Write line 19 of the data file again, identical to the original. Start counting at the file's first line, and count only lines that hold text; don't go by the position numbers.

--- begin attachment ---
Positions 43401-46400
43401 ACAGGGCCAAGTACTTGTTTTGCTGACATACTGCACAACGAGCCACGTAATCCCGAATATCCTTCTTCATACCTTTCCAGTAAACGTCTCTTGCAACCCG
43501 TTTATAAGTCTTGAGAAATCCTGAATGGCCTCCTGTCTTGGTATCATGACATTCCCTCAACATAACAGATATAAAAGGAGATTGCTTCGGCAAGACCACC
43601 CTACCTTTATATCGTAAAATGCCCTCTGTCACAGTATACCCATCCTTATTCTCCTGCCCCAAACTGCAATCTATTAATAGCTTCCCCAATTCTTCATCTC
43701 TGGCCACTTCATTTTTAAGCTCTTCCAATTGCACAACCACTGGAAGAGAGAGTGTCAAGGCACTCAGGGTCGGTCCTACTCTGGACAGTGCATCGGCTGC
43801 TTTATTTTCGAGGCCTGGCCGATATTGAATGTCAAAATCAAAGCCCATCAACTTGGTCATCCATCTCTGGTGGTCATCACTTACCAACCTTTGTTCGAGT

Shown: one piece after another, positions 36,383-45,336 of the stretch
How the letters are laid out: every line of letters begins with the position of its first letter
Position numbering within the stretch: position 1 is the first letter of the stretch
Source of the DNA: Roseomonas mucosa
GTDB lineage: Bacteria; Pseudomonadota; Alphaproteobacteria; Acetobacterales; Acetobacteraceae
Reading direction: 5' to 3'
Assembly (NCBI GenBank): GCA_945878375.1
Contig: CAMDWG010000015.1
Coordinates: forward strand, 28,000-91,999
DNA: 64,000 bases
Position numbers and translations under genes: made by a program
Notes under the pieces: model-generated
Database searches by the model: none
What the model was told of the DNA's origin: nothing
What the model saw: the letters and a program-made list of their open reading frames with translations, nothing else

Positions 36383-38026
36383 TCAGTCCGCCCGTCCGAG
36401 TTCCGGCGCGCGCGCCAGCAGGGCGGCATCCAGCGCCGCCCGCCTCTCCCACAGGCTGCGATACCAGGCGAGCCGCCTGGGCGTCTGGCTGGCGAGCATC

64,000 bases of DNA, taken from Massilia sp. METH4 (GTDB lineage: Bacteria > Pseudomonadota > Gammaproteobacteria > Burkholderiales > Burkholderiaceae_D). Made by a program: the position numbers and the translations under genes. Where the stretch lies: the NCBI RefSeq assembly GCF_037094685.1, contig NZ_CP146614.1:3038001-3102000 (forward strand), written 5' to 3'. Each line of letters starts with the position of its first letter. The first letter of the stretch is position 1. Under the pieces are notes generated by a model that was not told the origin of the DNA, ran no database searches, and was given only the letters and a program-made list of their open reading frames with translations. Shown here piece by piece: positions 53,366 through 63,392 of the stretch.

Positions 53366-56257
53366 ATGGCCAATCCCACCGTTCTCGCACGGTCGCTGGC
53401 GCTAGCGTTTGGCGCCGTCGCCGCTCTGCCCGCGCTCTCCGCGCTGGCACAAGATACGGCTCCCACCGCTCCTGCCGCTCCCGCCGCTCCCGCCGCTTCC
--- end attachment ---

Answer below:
Database searches by the model: none